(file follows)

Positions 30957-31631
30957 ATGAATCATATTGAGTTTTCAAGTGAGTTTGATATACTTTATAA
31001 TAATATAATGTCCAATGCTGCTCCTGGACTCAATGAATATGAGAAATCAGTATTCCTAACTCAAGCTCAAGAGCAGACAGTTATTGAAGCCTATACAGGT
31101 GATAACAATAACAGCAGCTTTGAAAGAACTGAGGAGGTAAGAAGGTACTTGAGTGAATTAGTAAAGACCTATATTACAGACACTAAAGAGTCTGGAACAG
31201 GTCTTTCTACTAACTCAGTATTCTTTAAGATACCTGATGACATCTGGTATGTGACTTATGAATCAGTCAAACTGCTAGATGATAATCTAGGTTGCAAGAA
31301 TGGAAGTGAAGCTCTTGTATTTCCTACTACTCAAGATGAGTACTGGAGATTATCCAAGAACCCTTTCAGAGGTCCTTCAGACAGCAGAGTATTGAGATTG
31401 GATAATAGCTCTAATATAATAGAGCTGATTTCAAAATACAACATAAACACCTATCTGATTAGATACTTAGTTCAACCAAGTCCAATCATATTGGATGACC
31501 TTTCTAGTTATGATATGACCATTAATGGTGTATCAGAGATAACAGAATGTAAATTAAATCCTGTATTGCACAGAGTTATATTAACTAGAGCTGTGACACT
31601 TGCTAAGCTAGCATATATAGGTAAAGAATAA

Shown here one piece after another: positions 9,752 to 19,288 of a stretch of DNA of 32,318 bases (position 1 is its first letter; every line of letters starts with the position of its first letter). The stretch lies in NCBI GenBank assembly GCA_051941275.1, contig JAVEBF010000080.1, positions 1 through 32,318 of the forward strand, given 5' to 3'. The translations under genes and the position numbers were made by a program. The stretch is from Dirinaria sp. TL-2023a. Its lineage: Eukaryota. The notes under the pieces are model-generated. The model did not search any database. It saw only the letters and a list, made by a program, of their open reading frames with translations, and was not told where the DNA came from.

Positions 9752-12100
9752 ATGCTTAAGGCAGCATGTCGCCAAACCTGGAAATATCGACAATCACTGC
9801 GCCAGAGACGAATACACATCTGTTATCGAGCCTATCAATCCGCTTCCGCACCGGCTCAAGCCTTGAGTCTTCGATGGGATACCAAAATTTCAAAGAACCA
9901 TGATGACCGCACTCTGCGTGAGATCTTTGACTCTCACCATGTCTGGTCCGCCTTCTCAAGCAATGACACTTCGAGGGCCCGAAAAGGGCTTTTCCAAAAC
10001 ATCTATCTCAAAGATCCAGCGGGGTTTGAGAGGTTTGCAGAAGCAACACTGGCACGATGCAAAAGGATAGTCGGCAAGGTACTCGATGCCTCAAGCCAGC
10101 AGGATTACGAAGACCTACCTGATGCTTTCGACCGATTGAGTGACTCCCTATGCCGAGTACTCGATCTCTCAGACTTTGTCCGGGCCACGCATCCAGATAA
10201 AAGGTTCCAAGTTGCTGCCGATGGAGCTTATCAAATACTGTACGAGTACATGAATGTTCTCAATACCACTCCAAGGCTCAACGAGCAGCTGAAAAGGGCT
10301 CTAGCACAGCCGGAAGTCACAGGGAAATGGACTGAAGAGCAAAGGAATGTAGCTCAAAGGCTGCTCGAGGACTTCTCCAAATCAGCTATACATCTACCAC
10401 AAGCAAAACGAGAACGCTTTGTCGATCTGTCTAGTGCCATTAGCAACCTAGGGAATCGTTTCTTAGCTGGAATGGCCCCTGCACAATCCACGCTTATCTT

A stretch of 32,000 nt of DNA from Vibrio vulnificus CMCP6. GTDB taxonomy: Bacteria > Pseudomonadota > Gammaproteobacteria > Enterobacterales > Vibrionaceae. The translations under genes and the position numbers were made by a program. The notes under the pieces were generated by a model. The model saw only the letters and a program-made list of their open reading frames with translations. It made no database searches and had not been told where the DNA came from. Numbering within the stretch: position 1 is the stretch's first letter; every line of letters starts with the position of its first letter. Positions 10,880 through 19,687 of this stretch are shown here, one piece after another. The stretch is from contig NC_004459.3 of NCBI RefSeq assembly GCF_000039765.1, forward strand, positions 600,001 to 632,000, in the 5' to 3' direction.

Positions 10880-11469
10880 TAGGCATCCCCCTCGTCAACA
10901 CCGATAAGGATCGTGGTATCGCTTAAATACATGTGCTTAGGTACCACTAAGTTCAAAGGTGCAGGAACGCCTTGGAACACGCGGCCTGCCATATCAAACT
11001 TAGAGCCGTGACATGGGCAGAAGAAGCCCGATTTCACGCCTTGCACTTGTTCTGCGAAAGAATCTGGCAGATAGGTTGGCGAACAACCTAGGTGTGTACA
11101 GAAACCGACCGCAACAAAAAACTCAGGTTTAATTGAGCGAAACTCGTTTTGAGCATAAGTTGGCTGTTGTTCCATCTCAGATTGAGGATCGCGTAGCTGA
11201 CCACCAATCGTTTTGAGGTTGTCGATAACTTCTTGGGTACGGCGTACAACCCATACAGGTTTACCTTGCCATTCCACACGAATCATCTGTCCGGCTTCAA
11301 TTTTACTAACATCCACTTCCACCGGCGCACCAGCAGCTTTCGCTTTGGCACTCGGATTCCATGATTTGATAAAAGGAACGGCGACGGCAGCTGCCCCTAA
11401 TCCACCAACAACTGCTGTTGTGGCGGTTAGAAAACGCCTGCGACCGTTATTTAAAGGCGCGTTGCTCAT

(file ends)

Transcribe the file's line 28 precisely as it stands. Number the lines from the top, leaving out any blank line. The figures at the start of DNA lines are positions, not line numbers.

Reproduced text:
11401 TCCACCAACAACTGCTGTTGTGGCGGTTAGAAAACGCCTGCGACCGTTATTTAAAGGCGCGTTGCTCAT